Paws for concern: is pea gravel injuring dogs in off-leash areas?

A dog owner says her pup was injured by the pea gravel used in some of Toronto's off-leash dog areas. Dilshad Burman with what the city is doing to address long-standing concerns about the stony surface.

By Dilshad Burman

Since 2013, the City of Toronto has been using pea gravel in some off-leash dog parks and the surface hasn’t been pleasant for pups’ paws.

Arson the one-year-old Dalmatian has suffered scratches, a badly injured nail and most recently, a severely scraped paw, says his owner Kelsey Hicks.

“I was [at the park] for probably five minutes and Arson came walking up to me and I saw on his carpal pad … it was bleeding and there was a piece of flesh hanging off of it,” she tells CityNews, adding that while the stones aren’t supposed to be sharp, they are quite jagged and lead to injuries.

“I feel like a bad dog mum because he’s getting hurt and he’s my responsibility. He should not be getting hurt,” says Hicks.

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Raymond Thomson, Policy & Project Advisor, Parks, Forestry & Recreation, says the surface of any off-leash dog park is carefully chosen based on the conditions and needs of a specific location.

“We haven’t done this unilaterally on our own. Over the years we have looked at a variety of surface materials – we look to experts, we look to the community, we look to other jurisdictions to see what they’re doing and what we’ve found is that pea gravel is a safe surface material for dogs and for people.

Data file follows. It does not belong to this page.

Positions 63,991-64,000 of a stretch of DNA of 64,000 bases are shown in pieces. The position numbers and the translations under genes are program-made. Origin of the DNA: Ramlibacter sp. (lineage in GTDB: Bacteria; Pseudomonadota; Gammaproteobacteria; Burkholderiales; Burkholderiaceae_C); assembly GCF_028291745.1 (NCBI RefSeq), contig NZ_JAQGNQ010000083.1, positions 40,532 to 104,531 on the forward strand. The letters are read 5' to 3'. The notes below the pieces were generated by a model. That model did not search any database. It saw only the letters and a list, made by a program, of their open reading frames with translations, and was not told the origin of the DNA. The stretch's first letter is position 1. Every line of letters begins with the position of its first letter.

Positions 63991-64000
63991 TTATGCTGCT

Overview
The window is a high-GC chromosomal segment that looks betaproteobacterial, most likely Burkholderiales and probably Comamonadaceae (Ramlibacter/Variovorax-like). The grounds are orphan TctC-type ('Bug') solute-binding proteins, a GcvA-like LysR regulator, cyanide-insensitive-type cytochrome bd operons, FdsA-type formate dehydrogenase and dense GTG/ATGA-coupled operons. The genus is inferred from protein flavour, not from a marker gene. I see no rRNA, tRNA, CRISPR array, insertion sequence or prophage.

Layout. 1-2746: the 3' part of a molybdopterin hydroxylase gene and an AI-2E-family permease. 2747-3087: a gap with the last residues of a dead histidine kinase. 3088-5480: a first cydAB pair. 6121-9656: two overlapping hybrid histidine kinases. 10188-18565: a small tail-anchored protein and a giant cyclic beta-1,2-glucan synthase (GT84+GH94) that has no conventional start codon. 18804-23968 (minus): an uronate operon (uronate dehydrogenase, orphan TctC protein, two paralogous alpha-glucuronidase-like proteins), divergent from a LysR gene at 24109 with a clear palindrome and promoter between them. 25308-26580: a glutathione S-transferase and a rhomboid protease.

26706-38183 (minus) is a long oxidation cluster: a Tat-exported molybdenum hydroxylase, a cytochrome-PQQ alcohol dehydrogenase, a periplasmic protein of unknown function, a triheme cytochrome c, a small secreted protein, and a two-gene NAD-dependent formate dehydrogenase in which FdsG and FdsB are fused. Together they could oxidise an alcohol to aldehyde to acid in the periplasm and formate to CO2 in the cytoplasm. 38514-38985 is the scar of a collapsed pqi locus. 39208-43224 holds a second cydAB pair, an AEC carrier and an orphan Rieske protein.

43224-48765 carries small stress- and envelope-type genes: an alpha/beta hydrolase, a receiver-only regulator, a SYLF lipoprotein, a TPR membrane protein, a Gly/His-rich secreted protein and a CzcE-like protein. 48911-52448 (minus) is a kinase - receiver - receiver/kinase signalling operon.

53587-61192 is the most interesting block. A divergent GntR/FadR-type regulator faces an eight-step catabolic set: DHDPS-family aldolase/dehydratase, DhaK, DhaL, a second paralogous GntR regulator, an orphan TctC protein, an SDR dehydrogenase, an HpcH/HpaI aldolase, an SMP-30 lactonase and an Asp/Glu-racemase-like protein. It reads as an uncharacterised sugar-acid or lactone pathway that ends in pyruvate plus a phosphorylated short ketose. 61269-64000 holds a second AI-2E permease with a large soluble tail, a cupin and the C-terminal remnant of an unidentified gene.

Thomson adds that pea gravel is not the standard surface used in all off-leash areas across the city, but it is used in locations where drainage is a concern — about 20 per cent of off-leash areas — since it is suitable for that specific purpose.

However, it isn’t suitable for much else, according to Ward 14 councillor Paula Fletcher

Fletcher has been vocal in her concerns and successfully moved a motion at City Hall in April to have Greenwood Dog Park in Leslieville resurfaced. The move came after a visually impaired women fell and broke her cane while walking her dog in the gravel. She was then ticketed by a bylaw officer for having her dog off-leash in the park instead of inside the designated off-leash area where she fell.

Fletcher says the the low cost of the gravel was an influential factor in the decision to use it and despite what the parks department says, it was not properly researched before it was adopted as the official surface of choice.

“The study that was done to make that decision was done on a number of small test sites. The test sites weren’t big enough to actually replicate off-leash areas and large dogs running on it, or anybody else walking on it for any distance,” she tells CityNews. “So that was an unfortunate mistake — not to have really robust testing.”

Parks, Forestry & Recreation says they currently have a city-wide study of the off-leash dog parks underway to see how they can be improved. It will include meetings with stakeholders, online surveys and “pup-up” consultations in parks across Toronto. The study started in the spring and is expected to conclude this winter.

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